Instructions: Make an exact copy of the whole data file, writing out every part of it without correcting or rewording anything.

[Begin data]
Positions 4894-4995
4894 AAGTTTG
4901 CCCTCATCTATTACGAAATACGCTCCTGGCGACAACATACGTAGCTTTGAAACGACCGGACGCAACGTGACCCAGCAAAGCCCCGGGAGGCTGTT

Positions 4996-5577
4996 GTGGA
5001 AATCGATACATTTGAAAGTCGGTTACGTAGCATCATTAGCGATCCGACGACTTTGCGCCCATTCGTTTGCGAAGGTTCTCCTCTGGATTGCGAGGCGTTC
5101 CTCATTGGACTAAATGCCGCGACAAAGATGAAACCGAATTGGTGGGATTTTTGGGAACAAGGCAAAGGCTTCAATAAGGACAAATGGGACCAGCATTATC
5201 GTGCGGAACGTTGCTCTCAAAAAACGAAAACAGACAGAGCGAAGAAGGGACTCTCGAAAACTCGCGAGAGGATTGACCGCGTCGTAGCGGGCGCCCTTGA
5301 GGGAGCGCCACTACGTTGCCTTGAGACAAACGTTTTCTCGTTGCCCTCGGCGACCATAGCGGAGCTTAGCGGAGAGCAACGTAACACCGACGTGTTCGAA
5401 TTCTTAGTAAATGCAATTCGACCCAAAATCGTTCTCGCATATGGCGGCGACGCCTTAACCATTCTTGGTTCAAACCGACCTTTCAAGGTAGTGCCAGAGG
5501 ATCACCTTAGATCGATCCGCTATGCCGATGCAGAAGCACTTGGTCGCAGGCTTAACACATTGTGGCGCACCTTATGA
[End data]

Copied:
Positions 4894-4995
4894 AAGTTTG
4901 CCCTCATCTATTACGAAATACGCTCCTGGCGACAACATACGTAGCTTTGAAACGACCGGACGCAACGTGACCCAGCAAAGCCCCGGGAGGCTGTT

Positions 4996-5577
4996 GTGGA
5001 AATCGATACATTTGAAAGTCGGTTACGTAGCATCATTAGCGATCCGACGACTTTGCGCCCATTCGTTTGCGAAGGTTCTCCTCTGGATTGCGAGGCGTTC
5101 CTCATTGGACTAAATGCCGCGACAAAGATGAAACCGAATTGGTGGGATTTTTGGGAACAAGGCAAAGGCTTCAATAAGGACAAATGGGACCAGCATTATC
5201 GTGCGGAACGTTGCTCTCAAAAAACGAAAACAGACAGAGCGAAGAAGGGACTCTCGAAAACTCGCGAGAGGATTGACCGCGTCGTAGCGGGCGCCCTTGA
5301 GGGAGCGCCACTACGTTGCCTTGAGACAAACGTTTTCTCGTTGCCCTCGGCGACCATAGCGGAGCTTAGCGGAGAGCAACGTAACACCGACGTGTTCGAA
5401 TTCTTAGTAAATGCAATTCGACCCAAAATCGTTCTCGCATATGGCGGCGACGCCTTAACCATTCTTGGTTCAAACCGACCTTTCAAGGTAGTGCCAGAGG
5501 ATCACCTTAGATCGATCCGCTATGCCGATGCAGAAGCACTTGGTCGCAGGCTTAACACATTGTGGCGCACCTTATGA